The daring terror attack on the Indian embassy in the Afghan capital on Monday has come at a time when the resurgent Taliban has threatened to escalate a campaign of suicide bombings in an attempt to topple the government of President Hamid Karzai, who was himself targeted by the militants in April.
The Indian mission in Kabul has been one of the prime targets for the Taliban who have been targeting Indian nationals working in Kabul to assist the Karzai governmnet's reconstruction efforts in the war-torn country following the ouster of the militia by the US-led forces in 2005.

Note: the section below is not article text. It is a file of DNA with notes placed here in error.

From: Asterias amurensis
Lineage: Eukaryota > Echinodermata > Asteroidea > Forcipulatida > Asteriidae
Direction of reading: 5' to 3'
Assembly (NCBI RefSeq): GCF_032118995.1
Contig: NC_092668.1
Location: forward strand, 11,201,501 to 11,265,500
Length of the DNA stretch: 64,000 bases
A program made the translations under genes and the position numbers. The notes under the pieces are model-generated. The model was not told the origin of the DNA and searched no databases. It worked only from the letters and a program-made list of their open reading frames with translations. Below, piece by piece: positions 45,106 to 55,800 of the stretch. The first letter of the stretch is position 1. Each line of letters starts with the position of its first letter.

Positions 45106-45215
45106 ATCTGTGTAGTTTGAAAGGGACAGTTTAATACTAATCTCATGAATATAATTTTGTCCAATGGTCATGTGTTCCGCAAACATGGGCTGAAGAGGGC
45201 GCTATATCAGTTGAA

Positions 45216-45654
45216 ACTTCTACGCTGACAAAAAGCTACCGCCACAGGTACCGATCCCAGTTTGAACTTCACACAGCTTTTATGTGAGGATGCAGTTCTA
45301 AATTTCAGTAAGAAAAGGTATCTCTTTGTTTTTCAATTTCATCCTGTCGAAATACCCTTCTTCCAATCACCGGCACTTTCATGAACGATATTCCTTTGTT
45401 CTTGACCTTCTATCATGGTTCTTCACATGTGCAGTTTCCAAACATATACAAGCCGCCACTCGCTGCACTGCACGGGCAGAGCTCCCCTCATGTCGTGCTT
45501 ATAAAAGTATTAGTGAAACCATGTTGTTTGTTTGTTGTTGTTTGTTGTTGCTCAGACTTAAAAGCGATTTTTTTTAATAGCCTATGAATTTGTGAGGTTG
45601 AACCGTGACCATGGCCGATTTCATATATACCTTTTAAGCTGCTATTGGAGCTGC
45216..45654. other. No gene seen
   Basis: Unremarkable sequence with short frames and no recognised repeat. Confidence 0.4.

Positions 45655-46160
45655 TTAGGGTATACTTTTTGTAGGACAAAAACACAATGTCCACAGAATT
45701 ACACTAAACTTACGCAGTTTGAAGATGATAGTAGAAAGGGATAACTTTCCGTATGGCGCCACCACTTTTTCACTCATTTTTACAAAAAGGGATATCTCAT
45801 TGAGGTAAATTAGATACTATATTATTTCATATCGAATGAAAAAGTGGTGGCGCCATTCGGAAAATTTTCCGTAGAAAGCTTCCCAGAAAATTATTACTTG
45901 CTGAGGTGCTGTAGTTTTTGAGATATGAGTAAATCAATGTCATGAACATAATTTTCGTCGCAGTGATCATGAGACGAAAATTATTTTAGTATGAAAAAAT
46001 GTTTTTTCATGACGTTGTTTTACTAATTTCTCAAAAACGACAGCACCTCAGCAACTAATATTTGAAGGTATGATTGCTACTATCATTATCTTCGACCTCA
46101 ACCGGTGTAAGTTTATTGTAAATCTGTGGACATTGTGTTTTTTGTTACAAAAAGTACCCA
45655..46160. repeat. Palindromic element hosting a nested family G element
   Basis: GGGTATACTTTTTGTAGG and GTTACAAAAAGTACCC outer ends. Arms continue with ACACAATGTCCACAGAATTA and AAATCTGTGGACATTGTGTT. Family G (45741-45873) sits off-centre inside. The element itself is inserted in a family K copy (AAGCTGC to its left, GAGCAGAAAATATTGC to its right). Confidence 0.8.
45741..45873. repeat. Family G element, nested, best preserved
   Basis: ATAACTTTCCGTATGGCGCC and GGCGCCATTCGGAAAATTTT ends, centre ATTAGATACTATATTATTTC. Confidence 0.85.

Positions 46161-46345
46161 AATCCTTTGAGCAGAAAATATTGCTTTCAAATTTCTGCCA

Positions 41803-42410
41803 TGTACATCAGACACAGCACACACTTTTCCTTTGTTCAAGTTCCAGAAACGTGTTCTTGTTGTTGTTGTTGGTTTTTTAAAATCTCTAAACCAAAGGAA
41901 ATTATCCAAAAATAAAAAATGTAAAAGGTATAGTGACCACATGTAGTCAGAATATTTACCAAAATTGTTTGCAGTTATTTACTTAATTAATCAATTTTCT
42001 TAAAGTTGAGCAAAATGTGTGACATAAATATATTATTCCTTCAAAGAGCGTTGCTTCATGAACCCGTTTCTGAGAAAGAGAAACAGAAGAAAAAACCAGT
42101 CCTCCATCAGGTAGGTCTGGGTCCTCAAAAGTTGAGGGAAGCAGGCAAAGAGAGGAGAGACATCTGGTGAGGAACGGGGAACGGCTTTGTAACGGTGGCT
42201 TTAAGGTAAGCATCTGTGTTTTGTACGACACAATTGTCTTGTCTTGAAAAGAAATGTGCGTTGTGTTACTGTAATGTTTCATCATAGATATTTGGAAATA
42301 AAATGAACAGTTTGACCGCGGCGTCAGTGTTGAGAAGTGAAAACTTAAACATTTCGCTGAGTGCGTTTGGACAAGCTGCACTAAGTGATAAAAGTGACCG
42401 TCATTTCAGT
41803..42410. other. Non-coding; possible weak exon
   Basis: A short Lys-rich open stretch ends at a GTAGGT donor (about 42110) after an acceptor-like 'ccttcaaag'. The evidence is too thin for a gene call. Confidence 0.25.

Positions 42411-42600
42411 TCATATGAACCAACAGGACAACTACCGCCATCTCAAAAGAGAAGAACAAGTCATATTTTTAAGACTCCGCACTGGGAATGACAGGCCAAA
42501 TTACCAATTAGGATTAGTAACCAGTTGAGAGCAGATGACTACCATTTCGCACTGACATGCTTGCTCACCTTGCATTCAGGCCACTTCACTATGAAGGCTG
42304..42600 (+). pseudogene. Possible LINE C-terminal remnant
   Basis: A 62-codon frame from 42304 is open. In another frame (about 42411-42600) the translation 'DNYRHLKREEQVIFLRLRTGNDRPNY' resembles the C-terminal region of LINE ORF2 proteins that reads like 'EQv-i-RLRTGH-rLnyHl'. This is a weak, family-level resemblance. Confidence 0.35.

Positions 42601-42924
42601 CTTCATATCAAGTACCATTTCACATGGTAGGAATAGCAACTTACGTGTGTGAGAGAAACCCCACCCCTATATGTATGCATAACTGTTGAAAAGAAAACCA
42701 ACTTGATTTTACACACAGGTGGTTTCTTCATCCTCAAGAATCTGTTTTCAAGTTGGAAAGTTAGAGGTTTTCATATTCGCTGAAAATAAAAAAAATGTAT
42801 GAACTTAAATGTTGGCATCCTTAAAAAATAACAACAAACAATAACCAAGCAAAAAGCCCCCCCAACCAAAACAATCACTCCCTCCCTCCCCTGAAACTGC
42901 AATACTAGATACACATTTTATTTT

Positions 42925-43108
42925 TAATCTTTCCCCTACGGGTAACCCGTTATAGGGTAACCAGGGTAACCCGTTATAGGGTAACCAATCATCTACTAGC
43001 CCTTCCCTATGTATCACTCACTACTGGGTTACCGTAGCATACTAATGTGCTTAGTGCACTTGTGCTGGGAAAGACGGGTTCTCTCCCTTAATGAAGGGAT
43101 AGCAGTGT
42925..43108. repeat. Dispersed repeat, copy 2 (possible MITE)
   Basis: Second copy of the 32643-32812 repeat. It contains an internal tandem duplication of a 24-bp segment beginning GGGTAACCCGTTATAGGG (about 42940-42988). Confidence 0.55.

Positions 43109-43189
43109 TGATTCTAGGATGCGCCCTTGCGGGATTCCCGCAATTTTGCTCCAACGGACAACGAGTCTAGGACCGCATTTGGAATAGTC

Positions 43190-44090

In the past, terrorists have targeted foreign missions and the worst case relates to the August 7, 1998 car bomb explosions targetting the US embassies in the East African capital cities of Dar-es Salaam, Tanzania and Nairobi, Kenya.
The attacks, linked to local members of the al Qaeda terrorist network headed by Osama bin Laden, brought bin Laden and al Qaeda to international attention for the first time, and resulted in the US Federal Bureau of Investigation placing bin Laden on its Ten Most Wanted list.
Along with the Mohamed Elhajouji 1993 World Trade Center bombing, the 1996 Khobar Towers bombing in Saudi Arabia, and the 2000 attack on the USS Cole in Yemen, the embassy bombing in Tanzania and Kenya is one of the major anti-American terrorist attacks that preceded the September 11, 2001 kamikaze attacks.
Last month, a bomb exploded in front of the Danish Embassy in Islamabad killing six people, most of them security personnel.